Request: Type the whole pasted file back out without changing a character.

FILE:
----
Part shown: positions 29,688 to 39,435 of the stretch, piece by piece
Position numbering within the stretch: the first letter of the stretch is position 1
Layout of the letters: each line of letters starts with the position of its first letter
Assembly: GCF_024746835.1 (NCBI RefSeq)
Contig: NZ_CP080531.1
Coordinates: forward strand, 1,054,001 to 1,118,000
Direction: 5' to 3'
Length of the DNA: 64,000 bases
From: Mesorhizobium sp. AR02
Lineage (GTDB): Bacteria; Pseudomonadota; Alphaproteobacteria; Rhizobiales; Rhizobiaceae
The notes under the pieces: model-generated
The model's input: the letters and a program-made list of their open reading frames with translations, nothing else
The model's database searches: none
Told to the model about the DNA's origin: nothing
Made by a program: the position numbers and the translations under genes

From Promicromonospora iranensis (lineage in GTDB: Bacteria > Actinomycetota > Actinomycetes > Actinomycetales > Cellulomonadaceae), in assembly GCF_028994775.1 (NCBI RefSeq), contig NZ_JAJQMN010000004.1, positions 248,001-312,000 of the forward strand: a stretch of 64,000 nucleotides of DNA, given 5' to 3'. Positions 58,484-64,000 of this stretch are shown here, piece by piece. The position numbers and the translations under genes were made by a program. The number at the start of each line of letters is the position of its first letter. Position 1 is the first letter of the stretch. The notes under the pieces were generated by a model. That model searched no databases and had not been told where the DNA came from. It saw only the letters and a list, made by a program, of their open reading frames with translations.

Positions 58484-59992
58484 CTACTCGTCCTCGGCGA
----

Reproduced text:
Part shown: positions 29,688 to 39,435 of the stretch, piece by piece
Position numbering within the stretch: the first letter of the stretch is position 1
Layout of the letters: each line of letters starts with the position of its first letter
Assembly: GCF_024746835.1 (NCBI RefSeq)
Contig: NZ_CP080531.1
Coordinates: forward strand, 1,054,001 to 1,118,000
Direction: 5' to 3'
Length of the DNA: 64,000 bases
From: Mesorhizobium sp. AR02
Lineage (GTDB): Bacteria; Pseudomonadota; Alphaproteobacteria; Rhizobiales; Rhizobiaceae
The notes under the pieces: model-generated
The model's input: the letters and a program-made list of their open reading frames with translations, nothing else
The model's database searches: none
Told to the model about the DNA's origin: nothing
Made by a program: the position numbers and the translations under genes

From Promicromonospora iranensis (lineage in GTDB: Bacteria > Actinomycetota > Actinomycetes > Actinomycetales > Cellulomonadaceae), in assembly GCF_028994775.1 (NCBI RefSeq), contig NZ_JAJQMN010000004.1, positions 248,001-312,000 of the forward strand: a stretch of 64,000 nucleotides of DNA, given 5' to 3'. Positions 58,484-64,000 of this stretch are shown here, piece by piece. The position numbers and the translations under genes were made by a program. The number at the start of each line of letters is the position of its first letter. Position 1 is the first letter of the stretch. The notes under the pieces were generated by a model. That model searched no databases and had not been told where the DNA came from. It saw only the letters and a list, made by a program, of their open reading frames with translations.

Positions 58484-59992
58484 CTACTCGTCCTCGGCGA